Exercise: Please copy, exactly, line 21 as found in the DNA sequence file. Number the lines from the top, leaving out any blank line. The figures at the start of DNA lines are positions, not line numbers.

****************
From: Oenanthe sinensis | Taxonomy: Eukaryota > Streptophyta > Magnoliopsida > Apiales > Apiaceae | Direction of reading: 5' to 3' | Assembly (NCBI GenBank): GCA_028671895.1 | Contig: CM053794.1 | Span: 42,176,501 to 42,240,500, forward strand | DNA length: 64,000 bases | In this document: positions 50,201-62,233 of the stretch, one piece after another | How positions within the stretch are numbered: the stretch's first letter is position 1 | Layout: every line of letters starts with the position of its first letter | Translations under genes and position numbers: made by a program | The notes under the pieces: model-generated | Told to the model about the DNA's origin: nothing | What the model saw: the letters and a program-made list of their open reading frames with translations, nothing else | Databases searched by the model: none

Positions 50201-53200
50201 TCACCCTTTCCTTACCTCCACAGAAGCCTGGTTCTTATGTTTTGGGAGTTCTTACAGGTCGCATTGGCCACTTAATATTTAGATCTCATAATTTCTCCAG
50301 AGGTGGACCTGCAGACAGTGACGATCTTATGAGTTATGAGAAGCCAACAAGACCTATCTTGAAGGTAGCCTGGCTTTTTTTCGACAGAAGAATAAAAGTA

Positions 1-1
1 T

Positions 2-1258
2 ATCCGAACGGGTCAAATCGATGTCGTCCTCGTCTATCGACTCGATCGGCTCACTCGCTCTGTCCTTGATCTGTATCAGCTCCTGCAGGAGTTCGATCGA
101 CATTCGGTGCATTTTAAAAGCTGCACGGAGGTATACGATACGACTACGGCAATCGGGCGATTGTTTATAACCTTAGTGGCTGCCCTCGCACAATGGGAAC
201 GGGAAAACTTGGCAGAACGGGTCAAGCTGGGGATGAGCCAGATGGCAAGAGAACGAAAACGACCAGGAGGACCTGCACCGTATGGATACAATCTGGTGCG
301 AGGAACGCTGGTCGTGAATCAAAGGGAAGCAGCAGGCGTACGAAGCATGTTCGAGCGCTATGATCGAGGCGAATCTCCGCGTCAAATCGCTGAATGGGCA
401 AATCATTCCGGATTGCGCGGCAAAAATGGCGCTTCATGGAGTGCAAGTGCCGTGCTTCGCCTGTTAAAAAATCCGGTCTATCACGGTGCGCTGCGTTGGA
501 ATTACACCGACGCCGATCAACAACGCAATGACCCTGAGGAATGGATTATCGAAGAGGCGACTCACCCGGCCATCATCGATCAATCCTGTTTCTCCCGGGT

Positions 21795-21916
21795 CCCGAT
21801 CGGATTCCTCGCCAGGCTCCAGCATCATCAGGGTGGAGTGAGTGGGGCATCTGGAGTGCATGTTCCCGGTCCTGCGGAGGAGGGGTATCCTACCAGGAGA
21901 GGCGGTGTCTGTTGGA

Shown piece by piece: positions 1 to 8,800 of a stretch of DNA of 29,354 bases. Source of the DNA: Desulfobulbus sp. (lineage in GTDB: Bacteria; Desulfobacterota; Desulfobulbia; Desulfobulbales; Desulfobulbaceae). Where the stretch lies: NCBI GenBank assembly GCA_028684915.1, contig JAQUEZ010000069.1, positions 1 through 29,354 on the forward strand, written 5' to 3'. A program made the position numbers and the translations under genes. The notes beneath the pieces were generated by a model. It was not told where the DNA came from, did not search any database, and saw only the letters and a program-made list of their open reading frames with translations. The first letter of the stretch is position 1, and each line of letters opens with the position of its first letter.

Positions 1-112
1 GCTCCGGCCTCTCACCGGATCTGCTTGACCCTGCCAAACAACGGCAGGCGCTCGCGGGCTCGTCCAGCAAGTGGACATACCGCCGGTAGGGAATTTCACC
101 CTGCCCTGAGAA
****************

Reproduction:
101 CTGCCCTGAGAA